World War 1 started right here

We settled on an empty restaurant on a back street for some food.  Turns out that it was empty for a reason, the food was not very good.  The owner was friendly but the food was all just like frozen vegetables heated up for us and such.  No one really liked their meals but I got a salmon steak that was actually quite good.  So I made out well while everyone else got a cheap, frozen meal at best.  It was fine, just not what we were hoping for eating on the street in Sarajevo’s old town.

We did not stay for long, we have a very busy day with a lot of driving to do ahead of us.  So by half past twelve we had hiked back up the hill to find our car.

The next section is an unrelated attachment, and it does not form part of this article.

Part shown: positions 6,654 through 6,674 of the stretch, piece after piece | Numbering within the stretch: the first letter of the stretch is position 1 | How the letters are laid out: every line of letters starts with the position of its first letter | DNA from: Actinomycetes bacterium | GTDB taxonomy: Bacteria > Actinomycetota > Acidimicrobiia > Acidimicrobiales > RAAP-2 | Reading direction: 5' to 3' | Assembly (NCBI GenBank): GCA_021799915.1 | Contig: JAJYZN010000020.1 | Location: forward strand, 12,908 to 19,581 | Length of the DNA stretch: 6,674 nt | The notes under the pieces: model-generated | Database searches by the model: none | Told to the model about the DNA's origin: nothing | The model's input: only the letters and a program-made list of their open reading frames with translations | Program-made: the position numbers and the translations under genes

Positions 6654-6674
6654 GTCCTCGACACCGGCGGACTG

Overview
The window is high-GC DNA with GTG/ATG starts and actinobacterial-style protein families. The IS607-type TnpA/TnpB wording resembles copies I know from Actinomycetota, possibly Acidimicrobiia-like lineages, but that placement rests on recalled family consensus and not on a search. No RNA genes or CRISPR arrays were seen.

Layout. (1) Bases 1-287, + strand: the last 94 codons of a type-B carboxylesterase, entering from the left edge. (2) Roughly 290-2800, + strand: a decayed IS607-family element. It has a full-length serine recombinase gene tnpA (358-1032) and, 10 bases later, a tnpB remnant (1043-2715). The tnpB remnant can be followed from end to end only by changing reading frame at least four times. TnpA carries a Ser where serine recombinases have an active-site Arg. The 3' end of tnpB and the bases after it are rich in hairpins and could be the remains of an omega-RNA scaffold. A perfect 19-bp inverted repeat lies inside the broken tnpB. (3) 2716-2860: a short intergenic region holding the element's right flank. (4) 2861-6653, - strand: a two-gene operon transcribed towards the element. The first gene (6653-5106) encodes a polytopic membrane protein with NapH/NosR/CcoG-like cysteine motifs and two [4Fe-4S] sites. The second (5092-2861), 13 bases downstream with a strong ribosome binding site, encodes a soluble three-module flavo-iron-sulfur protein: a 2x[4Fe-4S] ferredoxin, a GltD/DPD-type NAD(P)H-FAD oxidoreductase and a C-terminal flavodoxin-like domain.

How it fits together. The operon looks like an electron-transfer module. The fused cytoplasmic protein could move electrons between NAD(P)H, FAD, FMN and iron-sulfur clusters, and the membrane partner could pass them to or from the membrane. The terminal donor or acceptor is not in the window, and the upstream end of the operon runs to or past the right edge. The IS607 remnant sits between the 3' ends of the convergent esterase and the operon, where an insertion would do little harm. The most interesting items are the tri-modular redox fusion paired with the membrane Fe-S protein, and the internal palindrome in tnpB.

When we went to get into the car we noticed that the passenger window was wide open.  Dominica had jumped out so quickly last night that she had forgotten to close it and Mohammad and driven it and parked it for us in the tight space and had not closed it either.  I had just been handed the keys and had not inspected the car after we unloaded the luggage.  And somehow we did not notice the window being wide open (wide open is harder to spot than half open) when we loaded the car up with luggage this morning.  So it has sat all night and all morning being wide open and no one messed with it at all. And while this is a back street, it is a busy one with foot and car traffic constantly.

The drive out of Sarajevo was an awesome one.  We got to do the length of the city down in the valley so went out of the old town and into the new parts of the city and got to see a lot of different style areas and neighbourhoods including the government buildings (including the famous one in the pictures that was destroyed by artillery fire during the war.)  Even the new parts of Sarajevo seem like a really cool city.  This seems like the kind of city that you would really want to live in.